Of course, this is also a thriller and a perfect one at that; there is both danger and twists that hit you like you have been sucker punched and struggle to catch your brief as the shock subsides. You need not worry if you’re after a thriller that will knock you off your feet, because this one will. But for me, it is lifted up into the, I wish I could award it a sack full of stars catergory, by those moments in the novel that deal with their grief at the death of patriarch Jim. Within the first few pages you become a witness not only to their loss, but a stunning depiction of his funeral and cremation that rocked my reading world, so intense, so real did it feel, that I had to take a step back before I carried on reading. It is simply like no other book I have ever read. Just for those few pages and Dorothy’s search for answers, I would happily pay any price the publisher asked of me. It is simply mesmerising and rewarding on every level.
Add to that a mystery disappearance to be solved, a husband accused of cheating, three incredible women and you have a story, that will rock you reading world, make you laugh, cry and gasp in shock.
Running private investigator and funeral home businesses means trouble is never far away, and the Skelf women take on their most perplexing, chilling cases yet in book two of this darkly funny, devastatingly tense and addictive new series!
Haunted by their past, the Skelf women are hoping for a quieter life. But running both a funeral directors’ and a private investigation business means trouble is never far away, and when a car crashes into the open grave at a funeral that matriarch Dorothy is conducting, she can’t help looking into the dead driver’s shadowy life.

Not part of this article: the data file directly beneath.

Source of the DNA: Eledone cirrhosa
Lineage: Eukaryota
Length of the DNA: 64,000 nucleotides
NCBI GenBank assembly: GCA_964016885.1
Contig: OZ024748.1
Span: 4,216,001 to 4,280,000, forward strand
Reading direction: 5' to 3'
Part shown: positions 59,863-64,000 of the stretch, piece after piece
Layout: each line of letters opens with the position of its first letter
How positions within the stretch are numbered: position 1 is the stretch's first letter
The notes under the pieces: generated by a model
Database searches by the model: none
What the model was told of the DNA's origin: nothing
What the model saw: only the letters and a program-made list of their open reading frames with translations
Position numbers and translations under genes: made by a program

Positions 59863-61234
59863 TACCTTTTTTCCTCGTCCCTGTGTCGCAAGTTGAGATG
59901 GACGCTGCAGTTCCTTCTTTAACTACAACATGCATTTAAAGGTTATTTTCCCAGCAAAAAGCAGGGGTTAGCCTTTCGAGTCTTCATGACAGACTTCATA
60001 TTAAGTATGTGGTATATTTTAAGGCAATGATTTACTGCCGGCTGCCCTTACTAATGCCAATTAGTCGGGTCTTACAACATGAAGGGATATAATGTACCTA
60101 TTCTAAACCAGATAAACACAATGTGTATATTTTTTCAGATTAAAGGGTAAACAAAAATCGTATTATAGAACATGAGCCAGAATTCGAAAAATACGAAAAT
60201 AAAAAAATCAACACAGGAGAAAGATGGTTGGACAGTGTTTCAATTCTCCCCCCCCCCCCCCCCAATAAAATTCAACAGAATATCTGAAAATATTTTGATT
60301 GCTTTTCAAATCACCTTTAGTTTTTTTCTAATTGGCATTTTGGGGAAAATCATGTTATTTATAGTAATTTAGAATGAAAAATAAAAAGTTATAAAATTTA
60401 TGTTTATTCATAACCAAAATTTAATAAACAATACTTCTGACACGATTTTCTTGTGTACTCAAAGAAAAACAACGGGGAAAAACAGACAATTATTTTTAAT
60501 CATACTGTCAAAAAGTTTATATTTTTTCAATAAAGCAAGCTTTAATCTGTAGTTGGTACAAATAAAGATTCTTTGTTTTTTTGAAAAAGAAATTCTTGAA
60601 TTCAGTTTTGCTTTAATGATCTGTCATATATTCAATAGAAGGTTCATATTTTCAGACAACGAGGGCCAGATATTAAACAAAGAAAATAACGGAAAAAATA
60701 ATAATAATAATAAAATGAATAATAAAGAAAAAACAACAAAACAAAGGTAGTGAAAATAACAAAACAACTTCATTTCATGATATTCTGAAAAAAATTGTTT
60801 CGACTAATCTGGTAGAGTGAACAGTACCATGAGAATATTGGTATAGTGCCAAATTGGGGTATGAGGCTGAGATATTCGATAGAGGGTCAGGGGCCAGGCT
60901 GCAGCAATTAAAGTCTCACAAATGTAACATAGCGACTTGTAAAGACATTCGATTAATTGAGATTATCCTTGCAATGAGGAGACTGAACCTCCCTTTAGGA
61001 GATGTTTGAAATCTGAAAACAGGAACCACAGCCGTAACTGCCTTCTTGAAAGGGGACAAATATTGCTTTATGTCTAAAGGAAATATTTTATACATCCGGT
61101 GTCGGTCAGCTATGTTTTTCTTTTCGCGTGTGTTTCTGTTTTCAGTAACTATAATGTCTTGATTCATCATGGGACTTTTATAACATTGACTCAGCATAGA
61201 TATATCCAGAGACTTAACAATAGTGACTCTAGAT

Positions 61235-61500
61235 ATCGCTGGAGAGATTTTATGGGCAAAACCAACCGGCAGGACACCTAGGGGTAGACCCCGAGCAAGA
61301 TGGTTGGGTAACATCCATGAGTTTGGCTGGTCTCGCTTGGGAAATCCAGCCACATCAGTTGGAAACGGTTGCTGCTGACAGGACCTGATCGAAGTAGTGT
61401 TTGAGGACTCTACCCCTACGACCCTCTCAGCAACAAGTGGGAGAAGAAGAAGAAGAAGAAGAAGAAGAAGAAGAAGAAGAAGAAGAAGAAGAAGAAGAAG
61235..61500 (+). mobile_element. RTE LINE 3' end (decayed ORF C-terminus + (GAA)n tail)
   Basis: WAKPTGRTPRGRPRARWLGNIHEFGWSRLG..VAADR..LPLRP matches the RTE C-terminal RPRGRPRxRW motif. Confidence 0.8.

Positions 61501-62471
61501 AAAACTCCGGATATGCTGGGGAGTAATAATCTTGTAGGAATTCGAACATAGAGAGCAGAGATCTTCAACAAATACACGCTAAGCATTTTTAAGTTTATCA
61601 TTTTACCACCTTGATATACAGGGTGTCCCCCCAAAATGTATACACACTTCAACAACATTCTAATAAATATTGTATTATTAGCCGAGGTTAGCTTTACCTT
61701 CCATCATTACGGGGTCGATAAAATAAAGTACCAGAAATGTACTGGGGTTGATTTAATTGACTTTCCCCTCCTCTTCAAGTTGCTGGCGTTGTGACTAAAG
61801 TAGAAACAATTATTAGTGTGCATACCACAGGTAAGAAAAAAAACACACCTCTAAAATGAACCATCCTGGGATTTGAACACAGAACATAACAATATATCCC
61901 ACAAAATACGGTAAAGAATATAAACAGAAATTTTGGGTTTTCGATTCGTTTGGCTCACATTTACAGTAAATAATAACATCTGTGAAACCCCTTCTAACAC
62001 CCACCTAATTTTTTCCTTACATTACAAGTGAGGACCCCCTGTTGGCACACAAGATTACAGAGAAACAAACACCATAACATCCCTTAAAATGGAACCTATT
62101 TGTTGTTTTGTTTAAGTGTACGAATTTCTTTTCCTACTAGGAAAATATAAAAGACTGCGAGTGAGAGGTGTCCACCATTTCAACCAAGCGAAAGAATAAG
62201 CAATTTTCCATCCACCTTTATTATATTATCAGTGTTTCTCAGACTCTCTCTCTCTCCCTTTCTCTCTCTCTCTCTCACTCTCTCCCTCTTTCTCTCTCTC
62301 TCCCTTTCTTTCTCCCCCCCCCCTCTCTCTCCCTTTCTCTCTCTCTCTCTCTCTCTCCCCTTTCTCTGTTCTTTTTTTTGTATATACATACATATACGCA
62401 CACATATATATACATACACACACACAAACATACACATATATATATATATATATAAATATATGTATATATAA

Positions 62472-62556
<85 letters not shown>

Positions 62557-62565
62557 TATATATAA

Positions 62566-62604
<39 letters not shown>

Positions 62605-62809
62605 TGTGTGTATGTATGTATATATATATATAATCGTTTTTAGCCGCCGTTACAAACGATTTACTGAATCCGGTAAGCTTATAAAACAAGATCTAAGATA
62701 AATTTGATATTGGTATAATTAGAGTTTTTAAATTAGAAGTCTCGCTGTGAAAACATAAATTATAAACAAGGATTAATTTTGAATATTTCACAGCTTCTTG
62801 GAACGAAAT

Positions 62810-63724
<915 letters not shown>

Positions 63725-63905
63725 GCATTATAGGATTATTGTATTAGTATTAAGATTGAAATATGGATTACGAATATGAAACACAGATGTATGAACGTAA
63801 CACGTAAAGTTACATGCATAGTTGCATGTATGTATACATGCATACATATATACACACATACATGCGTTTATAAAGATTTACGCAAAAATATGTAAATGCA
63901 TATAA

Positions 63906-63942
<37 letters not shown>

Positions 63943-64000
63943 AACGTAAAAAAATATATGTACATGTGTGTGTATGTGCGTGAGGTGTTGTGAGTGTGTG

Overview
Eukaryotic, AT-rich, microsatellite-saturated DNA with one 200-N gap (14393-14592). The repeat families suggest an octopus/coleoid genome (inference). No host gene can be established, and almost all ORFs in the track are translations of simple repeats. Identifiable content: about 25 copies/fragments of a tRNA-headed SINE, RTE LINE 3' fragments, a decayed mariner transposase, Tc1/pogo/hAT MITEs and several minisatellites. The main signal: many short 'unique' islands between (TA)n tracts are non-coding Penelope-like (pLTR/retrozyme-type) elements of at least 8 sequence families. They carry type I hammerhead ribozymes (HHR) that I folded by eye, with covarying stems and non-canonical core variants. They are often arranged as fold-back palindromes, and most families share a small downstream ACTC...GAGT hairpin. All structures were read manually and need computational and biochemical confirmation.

While Dorothy uncovers a dark truth at the heart of Edinburgh society, her daughter Jenny and granddaughter Hannah have their own struggles. Jenny’s ex-husband Craig is making plans that could shatter the Skelf women’s lives, and the increasingly obsessive Hannah has formed a friendship with an elderly professor that is fast turning deadly.
But something even more sinister emerges when a drumming student of Dorothy’s disappears and suspicion falls on her parents. The Skelf women find themselves sucked into an unbearable darkness – but could the real threat be to themselves?
Following three women as they deal with the dead, help the living and find out who they are in the process, The Big Chill follows A Dark Matter, book one in the Skelfs series, which reboots the classic PI novel while asking the big existential questions, all with a big dose of pitch-black humour.
I have been looking forward to this novel from the day I finished the last pages of the first in the series, A Dark Matter. The Big Chill is a superb sequel! Equal parts exciting, terrifying, deeply moving and heart warming. It has a caste of strong supportive women. and storylines so beautifully written, that the complex web of interconnecting cases flow together with ease, It is like sitting down snuggled up in your favourite reading chair, curled up in your cwtch (think of it like a snug) and reading a book that just feels utterly perfect.